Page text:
We found an essay by Jennine Lanouette, Founder and Chief Content Creator at Screentakes, that we found very exciting. Lanouette has taught screenwriting and lectured on story structure and script analysis for over 20 years, and much of her wisdom can be found at her site. The new ebooks use text, video and interactive graphics to provide a new dimension to screenplay study.
It often seems to me that the independent film community is not entirely comfortable talking about screenwriting. Or perhaps more specifically story structure. This is not surprising considering a Hollywood Screenwriting Advice Industry has grown up over the past 20 years pushing a mono-minded model of story structure that a creative innovator could find stifling.
The truth is that the Hero’s Journey, Save the Cat, Syd Field Paradigm, or whatever is the structure template du jour, are all just variations on what any decent Screenwriting Fundamentals class would teach about our historically derived model of drama, generically referred to as Three-Act Structure. But the Screenwriting Industrial Complex does not deliver it to us as simply a beginning point that a creative person can noodle around with and push in new directions. Rather, the screenwriting advice givers drive home the message: “Stray from this model at your (commercial) peril!”
Independent film, however, exists, by definition, for the very purpose of straying from conventional models. This may explain the collective covering of the ears to shut out all that story structure noise. As a longtime teacher of screenwriting always looking to engage with others on this topic, I have to cover my ears sometimes, too. But something is lost when the only alternative to the noise is to avoid the issue altogether.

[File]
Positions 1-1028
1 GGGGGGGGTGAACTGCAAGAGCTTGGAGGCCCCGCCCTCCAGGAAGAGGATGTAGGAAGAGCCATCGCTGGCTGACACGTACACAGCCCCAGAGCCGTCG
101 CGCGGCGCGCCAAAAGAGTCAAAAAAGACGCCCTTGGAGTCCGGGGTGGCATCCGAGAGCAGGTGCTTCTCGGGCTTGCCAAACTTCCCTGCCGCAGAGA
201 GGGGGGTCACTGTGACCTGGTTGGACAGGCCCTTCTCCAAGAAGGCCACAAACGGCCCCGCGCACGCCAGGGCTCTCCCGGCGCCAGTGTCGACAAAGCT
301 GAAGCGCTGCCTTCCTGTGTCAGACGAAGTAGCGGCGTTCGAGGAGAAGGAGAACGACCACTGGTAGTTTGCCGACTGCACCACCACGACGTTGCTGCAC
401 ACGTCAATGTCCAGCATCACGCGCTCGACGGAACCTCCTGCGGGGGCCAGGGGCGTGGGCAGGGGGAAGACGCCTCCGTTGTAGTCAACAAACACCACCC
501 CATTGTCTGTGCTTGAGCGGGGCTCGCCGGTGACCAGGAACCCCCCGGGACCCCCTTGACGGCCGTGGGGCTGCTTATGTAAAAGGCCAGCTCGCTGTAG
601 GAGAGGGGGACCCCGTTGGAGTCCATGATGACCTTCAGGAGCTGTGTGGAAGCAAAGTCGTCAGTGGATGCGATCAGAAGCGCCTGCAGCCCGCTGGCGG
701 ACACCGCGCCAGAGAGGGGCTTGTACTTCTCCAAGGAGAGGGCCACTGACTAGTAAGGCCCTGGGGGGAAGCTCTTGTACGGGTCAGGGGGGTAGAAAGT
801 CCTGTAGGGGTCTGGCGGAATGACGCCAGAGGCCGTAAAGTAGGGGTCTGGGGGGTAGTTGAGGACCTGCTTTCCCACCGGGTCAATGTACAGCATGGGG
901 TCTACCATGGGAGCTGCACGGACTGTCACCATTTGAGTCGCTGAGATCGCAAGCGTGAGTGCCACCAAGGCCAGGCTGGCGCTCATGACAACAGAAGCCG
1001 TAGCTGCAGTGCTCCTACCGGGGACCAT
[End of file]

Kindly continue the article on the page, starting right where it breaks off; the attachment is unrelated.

There’s no avoiding Three-Act Structure. It is the One-Point Perspective of screenwriting. Just as in drawing, you have two points on a horizon line and then a third vanishing point to create a sense of space, in filmed drama, you have a beginning, middle and end to orient the viewer in time.
However, within that three-part structure, there are infinite possibilities for what can be achieved. This is the Advanced Screenwriting class, where a healthy respect for the model handed down to us by centuries of dramatic innovators is combined with an acknowledgement that artistic evolution depends on continually seeking new ways to apply the old models. Hollywood used to be open to cultivating, or perhaps simply tolerating, such ambitious endeavors. But, considering that today’s Hollywood has sunk into a comic-book-franchise/based-on-a-true-story rut at the expense of original adult drama, I would like to suggest that the evolution of the art form is now the sole responsibility of independent filmmakers.
Indeed, there have been some beautiful examples of screenwriting innovation recently: the Coen brothers’ Inside Llewyn Davis and J.C. Chandor’s All Is Lost are two of my favorites (which I’ve written about on my website). Ironically, it was just as the Screenwriting Advice Industry was taking hold 20 years ago that Quentin Tarantino provided indie counter programming when he turned three-act structure on its head in Pulp Fiction (which I’ve often analyzed in my lecture classes). Using basic story structure principles, he created a structural system all his own. This is at the core of getting beyond the mono-minded model.